The major components of the rivet packaging machine are mounted upon a vertically positioned strong steel panel 10. The machine comprises a pair of resilient faced package-forming rollers 12, 13 arranged to rotate, in opposite directions as indicated by the arrows in FIG. 1, about parallel horizontal axes to provide a nip 14. Means are provided for feeding two webs 15, 16 of packaging material into the nip of the rollers in superposed relationship. In this example, the web 15 is a paper tape about one inch wide, and the web 16 is a transparent cellulose plastics tape about three quarters of an inch wide, with one face coated with adhesive, the adhesive-coated face being arranged to face towards the paper tape 15 when the webs are fed between the rollers 12, 13. Means for feeding a succession of rivets in end-to-end relationship into the nip of the package-forming rollers between the two tapes includes a tube-like guide in the form of a feed tube 17 arranged vertically with its axis along the line of common tangent to the peripheries of the two package-forming rollers 12, 13 at their nip 14. The package-forming roller 12 is provided with a perforator comb 18 at one position around its circumference, to perforate the formed package emerging below the nip of the rolls into lengths at a distance apart equal to the circumference of the roller 12. In this machine, means is provided for separating the perforated lengths of package, in the form of a pair of stripper rollers 19, 21 also arranged to rotate about parallel horizontal axes and positioned with their nip 22 vertically below the nip 14 of the package-forming rollers 12, 13.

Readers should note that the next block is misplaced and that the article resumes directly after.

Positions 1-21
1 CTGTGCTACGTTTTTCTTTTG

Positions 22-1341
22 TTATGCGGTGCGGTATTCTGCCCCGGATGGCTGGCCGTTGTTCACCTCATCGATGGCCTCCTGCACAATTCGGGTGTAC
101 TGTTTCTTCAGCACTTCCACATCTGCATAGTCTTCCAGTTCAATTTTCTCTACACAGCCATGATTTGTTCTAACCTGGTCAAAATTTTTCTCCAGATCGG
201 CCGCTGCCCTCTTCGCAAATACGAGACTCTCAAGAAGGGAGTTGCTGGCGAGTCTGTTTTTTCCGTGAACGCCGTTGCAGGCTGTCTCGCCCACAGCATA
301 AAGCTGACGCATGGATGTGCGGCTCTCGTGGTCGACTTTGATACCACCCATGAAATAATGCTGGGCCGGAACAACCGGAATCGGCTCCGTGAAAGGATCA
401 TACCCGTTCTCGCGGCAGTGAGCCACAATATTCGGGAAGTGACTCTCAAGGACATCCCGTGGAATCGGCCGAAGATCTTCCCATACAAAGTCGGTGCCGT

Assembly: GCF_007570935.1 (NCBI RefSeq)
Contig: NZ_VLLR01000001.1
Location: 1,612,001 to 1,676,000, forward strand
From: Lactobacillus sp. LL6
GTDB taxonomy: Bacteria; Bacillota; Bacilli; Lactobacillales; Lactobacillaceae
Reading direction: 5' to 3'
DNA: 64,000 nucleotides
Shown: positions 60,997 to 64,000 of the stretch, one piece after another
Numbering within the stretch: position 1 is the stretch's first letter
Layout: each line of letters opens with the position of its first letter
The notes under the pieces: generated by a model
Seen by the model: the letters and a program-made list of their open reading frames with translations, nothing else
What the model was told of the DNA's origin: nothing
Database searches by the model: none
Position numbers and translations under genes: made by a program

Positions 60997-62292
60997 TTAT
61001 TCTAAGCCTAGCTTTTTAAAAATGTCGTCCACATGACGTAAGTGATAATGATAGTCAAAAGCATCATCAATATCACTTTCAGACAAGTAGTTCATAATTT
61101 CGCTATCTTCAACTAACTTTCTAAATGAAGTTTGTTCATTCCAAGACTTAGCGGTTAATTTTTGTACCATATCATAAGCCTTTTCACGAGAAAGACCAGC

This machine also incorporates means for feeding a third web 23, narrower than the webs 15 and 16, between the adhesive face of the web 16 and the succession of rivets. This web 23, in this example, is provided by a narrow vinyl plastics tape, the function of which in the formed package will be described later.